– – – – – – – –

    Carol Plisga, Independent Juice Consultant, USA

    “As an independent food and beverage consultant based in the US, I expect 2021 to be a gradual improvement for the juice industry.  Immunity will continue to be the driver for juice innovation.  However, I also believe consumers will be a bit more cost conscious until the economy shows sustained growth and employment levels get back to pre-pandemic levels.  Food service beverage will continue to be a struggle due to dining and travel restrictions.  I foresee Q1 and Q2 of 2021 to be a rising curve for the juice industry so that by Q3, we are surpassing benchmarks we had set prior to COVID.  We need to remain cautious but focused on new channels for growth.

    “The key word I have for juice producers is ‘Agile’ – to be agile is going to be key in 2021 and beyond, to be ready for whatever challenges we are faced with.”

    – – – – – – – –

    Nicole Loomis, Business Development Director, Juice Bar Outfitter, Jupiter FL, USA

    “I would love to talk about the juice industry and the pandemic. I think it is a bright light and source of hope in a year filled with sadness. While speaking with a supermarket chain early on in the pandemic, they told me nothing was off the table anymore. I think that summed up 2020 well, we had all been accustomed to our schedules, attending tradeshows, performing demonstrations, attending meetings, predicting trends and suddenly it had flipped.  As we are facing 2021 with many uncertainties we have a toolbox complete with lessons learned in 2020. I have witnessed our supermarkets, restaurants, and juice bars pivot and serve their customers well, meeting their demands, initiating online shopping, starting new cleaning requirements, training employees, and doing whatever they can to keep supplying fresh healthy food and keep employees and customers safe. Consumers made huge leaps moving to online shopping, and boosting immunity became a top priority.

    “Prior to the pandemic orange juice consumption was struggling a bit. We are based in Florida, the Sunshine State, and home to delicious juicing oranges and so we are happy to see orange juice is now back in the top position as an amazing source of Vitamin C. Fresh squeezed juice is the best way to take full advantage of the enzymes and the delicious taste made it a beverage in high demand that I see continuing into 2021.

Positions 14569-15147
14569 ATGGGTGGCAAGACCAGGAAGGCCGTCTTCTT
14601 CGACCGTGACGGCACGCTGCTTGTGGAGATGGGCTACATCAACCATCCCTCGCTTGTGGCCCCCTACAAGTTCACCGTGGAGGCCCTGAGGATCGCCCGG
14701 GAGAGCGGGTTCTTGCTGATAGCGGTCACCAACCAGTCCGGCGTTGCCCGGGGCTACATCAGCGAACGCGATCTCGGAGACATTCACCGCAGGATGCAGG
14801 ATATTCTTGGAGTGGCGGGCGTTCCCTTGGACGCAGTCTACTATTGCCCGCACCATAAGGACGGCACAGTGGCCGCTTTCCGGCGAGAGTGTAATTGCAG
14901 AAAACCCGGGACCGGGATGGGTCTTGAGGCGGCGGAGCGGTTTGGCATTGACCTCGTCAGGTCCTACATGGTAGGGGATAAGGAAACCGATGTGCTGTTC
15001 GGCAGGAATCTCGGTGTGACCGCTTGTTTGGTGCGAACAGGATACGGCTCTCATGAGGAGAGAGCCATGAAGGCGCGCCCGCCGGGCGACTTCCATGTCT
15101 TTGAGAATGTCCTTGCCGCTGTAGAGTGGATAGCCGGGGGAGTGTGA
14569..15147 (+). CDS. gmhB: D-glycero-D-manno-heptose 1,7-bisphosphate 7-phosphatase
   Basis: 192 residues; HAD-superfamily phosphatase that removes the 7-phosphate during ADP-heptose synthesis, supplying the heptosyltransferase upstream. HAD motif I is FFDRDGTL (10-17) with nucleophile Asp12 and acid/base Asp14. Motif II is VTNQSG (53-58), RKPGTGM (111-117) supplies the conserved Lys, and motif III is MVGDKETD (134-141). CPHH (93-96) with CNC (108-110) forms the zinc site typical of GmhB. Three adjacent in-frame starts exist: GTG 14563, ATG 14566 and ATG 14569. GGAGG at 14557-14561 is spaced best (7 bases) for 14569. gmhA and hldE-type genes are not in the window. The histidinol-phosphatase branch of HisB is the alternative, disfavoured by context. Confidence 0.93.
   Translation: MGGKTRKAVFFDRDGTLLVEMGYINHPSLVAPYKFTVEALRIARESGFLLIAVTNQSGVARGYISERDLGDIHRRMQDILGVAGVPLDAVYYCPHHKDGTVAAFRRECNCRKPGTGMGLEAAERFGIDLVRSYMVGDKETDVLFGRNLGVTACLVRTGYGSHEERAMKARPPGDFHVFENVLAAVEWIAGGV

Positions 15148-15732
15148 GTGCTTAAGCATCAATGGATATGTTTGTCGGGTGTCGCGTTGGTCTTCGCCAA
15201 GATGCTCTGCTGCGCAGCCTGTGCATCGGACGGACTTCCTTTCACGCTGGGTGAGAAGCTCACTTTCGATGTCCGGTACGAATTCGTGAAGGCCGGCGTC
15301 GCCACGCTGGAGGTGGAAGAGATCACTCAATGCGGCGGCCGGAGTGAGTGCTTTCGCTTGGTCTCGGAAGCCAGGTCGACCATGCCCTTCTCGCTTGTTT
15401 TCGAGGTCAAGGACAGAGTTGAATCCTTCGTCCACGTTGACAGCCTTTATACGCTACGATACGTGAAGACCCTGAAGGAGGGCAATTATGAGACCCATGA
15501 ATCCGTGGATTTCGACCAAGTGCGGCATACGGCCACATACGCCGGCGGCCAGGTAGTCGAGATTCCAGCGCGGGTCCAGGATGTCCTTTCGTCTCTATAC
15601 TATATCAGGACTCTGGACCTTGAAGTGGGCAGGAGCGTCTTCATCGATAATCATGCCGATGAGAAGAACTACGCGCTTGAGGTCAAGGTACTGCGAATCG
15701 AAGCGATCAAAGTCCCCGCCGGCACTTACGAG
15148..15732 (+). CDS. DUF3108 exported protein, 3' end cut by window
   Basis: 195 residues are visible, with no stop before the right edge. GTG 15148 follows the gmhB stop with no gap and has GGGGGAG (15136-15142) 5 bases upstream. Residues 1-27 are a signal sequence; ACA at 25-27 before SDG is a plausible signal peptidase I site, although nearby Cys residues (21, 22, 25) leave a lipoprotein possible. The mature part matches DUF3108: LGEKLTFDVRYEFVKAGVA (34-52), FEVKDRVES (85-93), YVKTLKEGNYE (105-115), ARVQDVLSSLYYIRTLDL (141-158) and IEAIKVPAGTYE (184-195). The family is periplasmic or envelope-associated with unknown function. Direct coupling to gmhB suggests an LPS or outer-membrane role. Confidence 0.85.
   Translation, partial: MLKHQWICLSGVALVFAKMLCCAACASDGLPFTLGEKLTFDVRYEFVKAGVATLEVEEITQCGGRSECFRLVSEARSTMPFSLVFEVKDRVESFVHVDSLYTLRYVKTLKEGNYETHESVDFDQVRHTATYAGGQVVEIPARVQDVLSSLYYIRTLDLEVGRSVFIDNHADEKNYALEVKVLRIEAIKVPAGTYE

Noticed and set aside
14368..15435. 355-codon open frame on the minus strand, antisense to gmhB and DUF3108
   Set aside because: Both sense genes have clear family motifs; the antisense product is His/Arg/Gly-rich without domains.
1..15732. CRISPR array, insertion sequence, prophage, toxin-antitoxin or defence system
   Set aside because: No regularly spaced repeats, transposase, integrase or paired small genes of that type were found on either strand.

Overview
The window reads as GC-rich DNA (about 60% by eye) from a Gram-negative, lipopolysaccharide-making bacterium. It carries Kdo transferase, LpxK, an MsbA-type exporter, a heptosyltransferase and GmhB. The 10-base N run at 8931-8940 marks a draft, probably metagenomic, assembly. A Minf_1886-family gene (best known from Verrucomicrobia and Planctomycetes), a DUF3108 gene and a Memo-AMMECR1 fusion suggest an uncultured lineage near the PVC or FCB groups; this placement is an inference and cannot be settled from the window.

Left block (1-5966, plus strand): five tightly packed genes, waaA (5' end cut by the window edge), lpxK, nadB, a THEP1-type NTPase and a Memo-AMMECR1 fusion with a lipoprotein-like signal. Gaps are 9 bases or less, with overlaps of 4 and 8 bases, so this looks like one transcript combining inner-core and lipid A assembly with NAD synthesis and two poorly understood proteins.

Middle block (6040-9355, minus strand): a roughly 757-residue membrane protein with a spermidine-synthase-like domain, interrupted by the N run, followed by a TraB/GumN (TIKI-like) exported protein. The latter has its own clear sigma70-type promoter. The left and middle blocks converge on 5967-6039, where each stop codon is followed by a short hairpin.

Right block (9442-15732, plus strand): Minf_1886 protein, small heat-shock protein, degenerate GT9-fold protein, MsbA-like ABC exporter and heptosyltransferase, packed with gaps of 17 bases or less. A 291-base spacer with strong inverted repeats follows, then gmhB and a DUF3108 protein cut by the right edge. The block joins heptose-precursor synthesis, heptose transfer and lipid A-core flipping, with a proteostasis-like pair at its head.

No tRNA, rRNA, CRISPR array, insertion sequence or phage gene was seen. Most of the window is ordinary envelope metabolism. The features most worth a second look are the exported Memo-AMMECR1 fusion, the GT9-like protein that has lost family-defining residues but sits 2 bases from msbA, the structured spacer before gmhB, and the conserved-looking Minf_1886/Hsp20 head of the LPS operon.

“I predict you will see a lot more demand for fresh juices. In Europe, some supermarkets are creating a juice wall or juice corner – dedicating a portion of the produce department with multiple Zumex Juicers ready to meet the demand of the consumers who want fresh-squeezed citrus juice. I think that trend will continue here in the US as more supermarkets bring back customers into the stores and welcome them with vibrant produce departments and fresh juice.

    “Another trend we saw last year that will surely continue is the growth of wellness shots, combining lemon juice, ginger juice and other fresh juices like pineapple for a quick vitamin rush.  Consumers are also looking to add in daily green juices and smoothies to increase their vitamins and minerals. They do not want any added sugar and our customers are responding by providing fresh juice on-demand with our Zumex Multifruit Juicer or Nutrifaster and Cold Pressed juice in bottles with the Zumex Mastery cold press juicer. We primarily sell commercial juicers but even our smaller tabletop commercial Santos citrus juicers have seen a jump in interest from home users looking to bring fresh citrus to their tables. The message is fresh is best.

    “I think there will be a continued demand for simple, authentic, and trusted drinks like orange juice as well as proven immunity boosting juices that also taste good. I think it is an opportunity to share information with the consumers about health benefits of the produce, working with the farms and produce suppliers to bring value to the consumers and show a strong commitment to helping them stay healthy. 2021 will be a year of rebuilding, I think a strong demand for fresh juice is definitely one trend that is here to stay. “